A Love-Hate Relationship With Santa Clarita : Polls: Most cited satisfaction with living in the area, but 78% said they would ‘strongly’ or ‘somewhat’ back a slow-growth or no-growth initiative.


The Santa Clarita Valley is a great place to live, but it’s a lousy place to drive.

That is the consensus of a public opinion poll, released Tuesday, of 414 valley residents who were asked about the pleasures and problems of living in one of the fastest-growing regions in Los Angeles County.

“There is a general sense of happiness with this city,” attorney and pollster Richard Wirthlin told the Santa Clarita City Council Tuesday night.

Eight out of 10 residents said they were satisfied with Santa Clarita as a place to live. Only 11% said they were dissatisfied.


The survey was conducted over three nights in May and June by volunteers staffing a bank of telephones at City Hall. The poll has a margin of error of plus or minus 4 percentage points, Wirthlin said.

The City Council and city officials helped develop some of the questions in the poll.

The poll was conducted without pay as a public service by Wirthlin Hyde, a polling group that oversaw a similar effort two years ago--just six months after the city incorporated. The results mirror the 1988 poll, with residents singling out traffic and growth as the area’s major problems.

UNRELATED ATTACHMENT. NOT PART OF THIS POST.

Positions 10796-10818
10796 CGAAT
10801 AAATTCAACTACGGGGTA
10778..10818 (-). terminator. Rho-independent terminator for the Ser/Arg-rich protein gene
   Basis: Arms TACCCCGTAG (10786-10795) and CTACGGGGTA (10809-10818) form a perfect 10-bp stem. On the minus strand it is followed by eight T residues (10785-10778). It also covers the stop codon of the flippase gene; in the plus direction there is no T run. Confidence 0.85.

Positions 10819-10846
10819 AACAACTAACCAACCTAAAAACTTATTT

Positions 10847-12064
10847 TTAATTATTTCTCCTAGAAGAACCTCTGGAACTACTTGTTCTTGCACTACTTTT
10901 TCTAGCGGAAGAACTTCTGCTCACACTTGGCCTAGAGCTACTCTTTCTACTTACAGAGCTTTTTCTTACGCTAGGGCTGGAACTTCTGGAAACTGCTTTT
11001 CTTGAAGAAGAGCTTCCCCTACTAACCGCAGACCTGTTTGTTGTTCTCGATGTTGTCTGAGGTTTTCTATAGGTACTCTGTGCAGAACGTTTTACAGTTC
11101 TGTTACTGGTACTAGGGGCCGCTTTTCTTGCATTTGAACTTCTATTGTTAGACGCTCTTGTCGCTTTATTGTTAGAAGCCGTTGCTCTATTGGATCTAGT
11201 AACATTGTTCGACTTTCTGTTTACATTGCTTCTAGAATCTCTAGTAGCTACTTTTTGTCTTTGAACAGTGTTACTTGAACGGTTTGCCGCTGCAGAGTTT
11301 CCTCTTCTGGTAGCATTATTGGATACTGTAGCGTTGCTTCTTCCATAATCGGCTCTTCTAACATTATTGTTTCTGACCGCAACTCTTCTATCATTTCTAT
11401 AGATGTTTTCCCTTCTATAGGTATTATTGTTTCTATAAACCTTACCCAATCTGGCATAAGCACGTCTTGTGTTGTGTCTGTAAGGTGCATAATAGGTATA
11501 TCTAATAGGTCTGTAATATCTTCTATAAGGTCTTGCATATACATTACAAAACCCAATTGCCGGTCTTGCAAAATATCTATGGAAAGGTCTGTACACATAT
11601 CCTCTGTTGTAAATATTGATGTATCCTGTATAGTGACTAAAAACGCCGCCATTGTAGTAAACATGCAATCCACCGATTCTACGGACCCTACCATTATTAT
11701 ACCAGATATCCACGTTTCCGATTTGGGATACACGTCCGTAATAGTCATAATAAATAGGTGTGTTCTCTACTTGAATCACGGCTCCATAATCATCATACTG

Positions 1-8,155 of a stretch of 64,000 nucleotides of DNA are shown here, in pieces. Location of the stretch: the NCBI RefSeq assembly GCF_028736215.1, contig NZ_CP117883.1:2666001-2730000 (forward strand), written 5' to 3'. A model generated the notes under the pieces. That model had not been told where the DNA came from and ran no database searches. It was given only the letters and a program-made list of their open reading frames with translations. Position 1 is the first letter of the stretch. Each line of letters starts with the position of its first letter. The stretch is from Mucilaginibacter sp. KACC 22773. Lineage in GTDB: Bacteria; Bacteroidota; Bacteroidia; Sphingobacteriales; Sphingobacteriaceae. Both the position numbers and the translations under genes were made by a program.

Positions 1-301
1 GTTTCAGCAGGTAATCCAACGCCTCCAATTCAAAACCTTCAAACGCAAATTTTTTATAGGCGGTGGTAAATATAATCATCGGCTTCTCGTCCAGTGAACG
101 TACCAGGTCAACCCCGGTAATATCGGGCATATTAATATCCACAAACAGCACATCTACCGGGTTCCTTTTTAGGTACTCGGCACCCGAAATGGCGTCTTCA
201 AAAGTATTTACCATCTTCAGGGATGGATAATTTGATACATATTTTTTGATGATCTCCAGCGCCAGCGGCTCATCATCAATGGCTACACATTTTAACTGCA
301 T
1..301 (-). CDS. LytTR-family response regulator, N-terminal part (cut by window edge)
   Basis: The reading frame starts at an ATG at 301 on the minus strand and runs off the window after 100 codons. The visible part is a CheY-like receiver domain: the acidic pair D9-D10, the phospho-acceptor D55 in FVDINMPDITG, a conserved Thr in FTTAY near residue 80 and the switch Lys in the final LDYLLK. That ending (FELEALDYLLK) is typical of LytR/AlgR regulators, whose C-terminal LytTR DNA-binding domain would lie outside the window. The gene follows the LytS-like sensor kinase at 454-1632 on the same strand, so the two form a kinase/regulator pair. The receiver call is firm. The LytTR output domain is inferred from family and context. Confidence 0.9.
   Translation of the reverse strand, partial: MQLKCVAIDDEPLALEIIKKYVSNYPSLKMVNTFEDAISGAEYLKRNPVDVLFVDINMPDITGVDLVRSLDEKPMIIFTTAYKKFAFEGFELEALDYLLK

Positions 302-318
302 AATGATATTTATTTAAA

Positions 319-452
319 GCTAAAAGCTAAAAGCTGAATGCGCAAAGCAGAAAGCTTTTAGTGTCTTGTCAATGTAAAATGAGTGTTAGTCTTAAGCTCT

Half of those polled said traffic congestion was the area’s worst problem and 26% singled out growth as the greatest problem.

Not surprisingly in an area periodically rocked by controversies over proposed housing developments, the poll indicated a pronounced dislike of developers. Fully 78% of those polled said they would “strongly” or “somewhat” support a slow-growth or no-growth initiative.

Moreover, 60% of those polled said developers should pay for new roads in the valley, which is chronically choked by traffic. About 60% also said taxpayers should not have to pay for new roads.

About half of those polled had moved to the Santa Clarita Valley within the past five years. The poll found that newcomers to the area quickly adopt the attitudes of their neighbors, Wirthlin said.

The poll touched on issues facing the entire Santa Clarita Valley but focused largely on the city of Santa Clarita.